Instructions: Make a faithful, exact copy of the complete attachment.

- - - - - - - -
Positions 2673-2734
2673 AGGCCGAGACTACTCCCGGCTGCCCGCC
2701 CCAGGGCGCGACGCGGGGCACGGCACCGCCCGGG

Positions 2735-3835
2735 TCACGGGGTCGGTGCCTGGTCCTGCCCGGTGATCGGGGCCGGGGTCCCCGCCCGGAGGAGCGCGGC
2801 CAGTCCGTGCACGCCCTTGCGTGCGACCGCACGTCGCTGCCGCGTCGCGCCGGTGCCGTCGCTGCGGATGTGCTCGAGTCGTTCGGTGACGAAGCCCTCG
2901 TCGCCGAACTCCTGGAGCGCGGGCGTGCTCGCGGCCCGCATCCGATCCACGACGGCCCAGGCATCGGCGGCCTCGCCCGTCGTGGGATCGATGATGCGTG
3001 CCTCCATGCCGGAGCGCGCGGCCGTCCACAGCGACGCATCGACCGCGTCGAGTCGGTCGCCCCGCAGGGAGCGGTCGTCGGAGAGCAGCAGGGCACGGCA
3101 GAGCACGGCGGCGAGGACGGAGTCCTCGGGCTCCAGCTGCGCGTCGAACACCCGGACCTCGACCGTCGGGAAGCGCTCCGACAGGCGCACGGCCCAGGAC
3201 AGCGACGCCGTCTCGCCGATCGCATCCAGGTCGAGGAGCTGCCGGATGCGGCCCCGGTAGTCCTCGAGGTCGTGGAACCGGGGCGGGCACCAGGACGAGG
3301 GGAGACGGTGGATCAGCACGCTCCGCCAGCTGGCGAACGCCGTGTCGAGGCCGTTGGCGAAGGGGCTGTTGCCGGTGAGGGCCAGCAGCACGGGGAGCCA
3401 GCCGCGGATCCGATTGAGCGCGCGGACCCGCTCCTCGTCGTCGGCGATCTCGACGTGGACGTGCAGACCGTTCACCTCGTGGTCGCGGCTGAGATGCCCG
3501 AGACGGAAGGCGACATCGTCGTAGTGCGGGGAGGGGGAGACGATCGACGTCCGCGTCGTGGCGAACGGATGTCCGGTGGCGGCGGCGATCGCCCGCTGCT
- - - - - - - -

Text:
Positions 2673-2734
2673 AGGCCGAGACTACTCCCGGCTGCCCGCC
2701 CCAGGGCGCGACGCGGGGCACGGCACCGCCCGGG

Positions 2735-3835
2735 TCACGGGGTCGGTGCCTGGTCCTGCCCGGTGATCGGGGCCGGGGTCCCCGCCCGGAGGAGCGCGGC
2801 CAGTCCGTGCACGCCCTTGCGTGCGACCGCACGTCGCTGCCGCGTCGCGCCGGTGCCGTCGCTGCGGATGTGCTCGAGTCGTTCGGTGACGAAGCCCTCG
2901 TCGCCGAACTCCTGGAGCGCGGGCGTGCTCGCGGCCCGCATCCGATCCACGACGGCCCAGGCATCGGCGGCCTCGCCCGTCGTGGGATCGATGATGCGTG
3001 CCTCCATGCCGGAGCGCGCGGCCGTCCACAGCGACGCATCGACCGCGTCGAGTCGGTCGCCCCGCAGGGAGCGGTCGTCGGAGAGCAGCAGGGCACGGCA
3101 GAGCACGGCGGCGAGGACGGAGTCCTCGGGCTCCAGCTGCGCGTCGAACACCCGGACCTCGACCGTCGGGAAGCGCTCCGACAGGCGCACGGCCCAGGAC
3201 AGCGACGCCGTCTCGCCGATCGCATCCAGGTCGAGGAGCTGCCGGATGCGGCCCCGGTAGTCCTCGAGGTCGTGGAACCGGGGCGGGCACCAGGACGAGG
3301 GGAGACGGTGGATCAGCACGCTCCGCCAGCTGGCGAACGCCGTGTCGAGGCCGTTGGCGAAGGGGCTGTTGCCGGTGAGGGCCAGCAGCACGGGGAGCCA
3401 GCCGCGGATCCGATTGAGCGCGCGGACCCGCTCCTCGTCGTCGGCGATCTCGACGTGGACGTGCAGACCGTTCACCTCGTGGTCGCGGCTGAGATGCCCG
3501 AGACGGAAGGCGACATCGTCGTAGTGCGGGGAGGGGGAGACGATCGACGTCCGCGTCGTGGCGAACGGATGTCCGGTGGCGGCGGCGATCGCCCGCTGCT